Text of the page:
Every year, people around the world invest time in creating a list of New Year’s resolutions they hope to keep. In fact, about half of adults in the United States make them, according to IFLScience.com. The troubling thing is that only about 10% end up keeping them longer than a few months.

By this time, you’ve probably read quite a few of these lists stating the top resolutions to reach goals in your personal life, but what about at the workplace?  In our line of work, it’s critical that we’re constantly vigilant for new opportunities to protect employees’ hearing safety, and the New Year is a great time to look at common resolutions and use those for inspiration when developing our plans for the coming year.

 

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According to OSHA (Occupational Safety & Health Administration) about 30 million people are exposed to noise a year on the job, and it’s been one of the biggest concerns in the US for nearly 3 decades. In fact, there are quite a few high-noise environments where workers are exposed to harmful levels of noise.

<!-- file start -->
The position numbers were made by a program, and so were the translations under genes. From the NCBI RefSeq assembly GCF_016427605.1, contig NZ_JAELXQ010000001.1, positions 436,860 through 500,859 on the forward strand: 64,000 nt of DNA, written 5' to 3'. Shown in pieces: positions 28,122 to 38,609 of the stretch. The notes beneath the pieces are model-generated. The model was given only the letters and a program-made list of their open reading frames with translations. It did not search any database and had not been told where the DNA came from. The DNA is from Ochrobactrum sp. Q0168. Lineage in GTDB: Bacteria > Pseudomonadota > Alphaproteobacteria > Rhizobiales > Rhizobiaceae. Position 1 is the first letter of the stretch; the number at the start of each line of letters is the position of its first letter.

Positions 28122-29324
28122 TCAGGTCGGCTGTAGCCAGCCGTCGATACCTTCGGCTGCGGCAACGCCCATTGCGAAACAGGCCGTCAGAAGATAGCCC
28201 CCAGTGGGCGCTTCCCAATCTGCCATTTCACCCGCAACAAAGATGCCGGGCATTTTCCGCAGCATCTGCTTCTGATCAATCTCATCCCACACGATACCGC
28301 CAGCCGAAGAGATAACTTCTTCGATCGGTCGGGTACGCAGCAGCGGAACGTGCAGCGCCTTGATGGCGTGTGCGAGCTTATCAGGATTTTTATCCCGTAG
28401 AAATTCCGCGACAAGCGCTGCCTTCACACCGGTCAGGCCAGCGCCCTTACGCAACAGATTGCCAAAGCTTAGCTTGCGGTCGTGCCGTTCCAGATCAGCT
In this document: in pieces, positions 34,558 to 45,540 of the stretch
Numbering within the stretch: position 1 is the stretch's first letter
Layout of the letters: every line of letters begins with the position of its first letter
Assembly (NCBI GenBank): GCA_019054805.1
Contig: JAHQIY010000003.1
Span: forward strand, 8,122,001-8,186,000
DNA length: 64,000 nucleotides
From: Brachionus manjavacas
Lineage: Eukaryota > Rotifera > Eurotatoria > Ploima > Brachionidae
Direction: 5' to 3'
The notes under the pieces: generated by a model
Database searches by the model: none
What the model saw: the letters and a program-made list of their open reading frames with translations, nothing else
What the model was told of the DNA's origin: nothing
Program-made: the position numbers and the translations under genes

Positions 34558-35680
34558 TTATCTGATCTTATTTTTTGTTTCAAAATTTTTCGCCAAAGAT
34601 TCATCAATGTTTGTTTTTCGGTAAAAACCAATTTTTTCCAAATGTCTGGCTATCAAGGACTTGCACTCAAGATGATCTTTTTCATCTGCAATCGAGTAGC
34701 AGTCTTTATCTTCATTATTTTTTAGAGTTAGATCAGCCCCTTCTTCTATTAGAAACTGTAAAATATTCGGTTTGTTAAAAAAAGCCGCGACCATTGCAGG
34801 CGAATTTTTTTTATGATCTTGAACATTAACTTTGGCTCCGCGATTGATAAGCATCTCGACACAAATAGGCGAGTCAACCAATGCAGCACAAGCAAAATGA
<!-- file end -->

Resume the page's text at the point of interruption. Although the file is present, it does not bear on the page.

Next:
While we’re typically used to thinking of mining, power plants and heavy vehicles as key environments, there are other jobs that can damage hearing as well. For example, if you operate a lawn mower, work at a night club, work at an airport on the ground or even as a shooting range marshal, you’re exposing your ears to 107dB of noise—to as high as 140dB.

Since hearing loss occurs at around 85dB, occupational hearing loss is proven to be the responsibility of the employer, it’s important to understand how it happens, the impact it has on workers—and your bottom line, and what you can do about it.

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What challenges are safety managers most concerned with? 

This is a question on everyone’s mind. A poll on the top challenges for 291 safety conducted by SafetyNewsAlert.com listed six main areas of concern. These ranged from “getting senior  management to buy into safety” (19.2% listed as the top challenge) to “keeping safety costs in check” (8.0%).

One of the most interesting concerns ended up being noted as the biggest challenge to one in three safety managers: “employees.” The post then adds “safety training” (13.6%) to that number, resulting in the conclusion that about half the safety managers polled feel that combined, this is the biggest challenge. 

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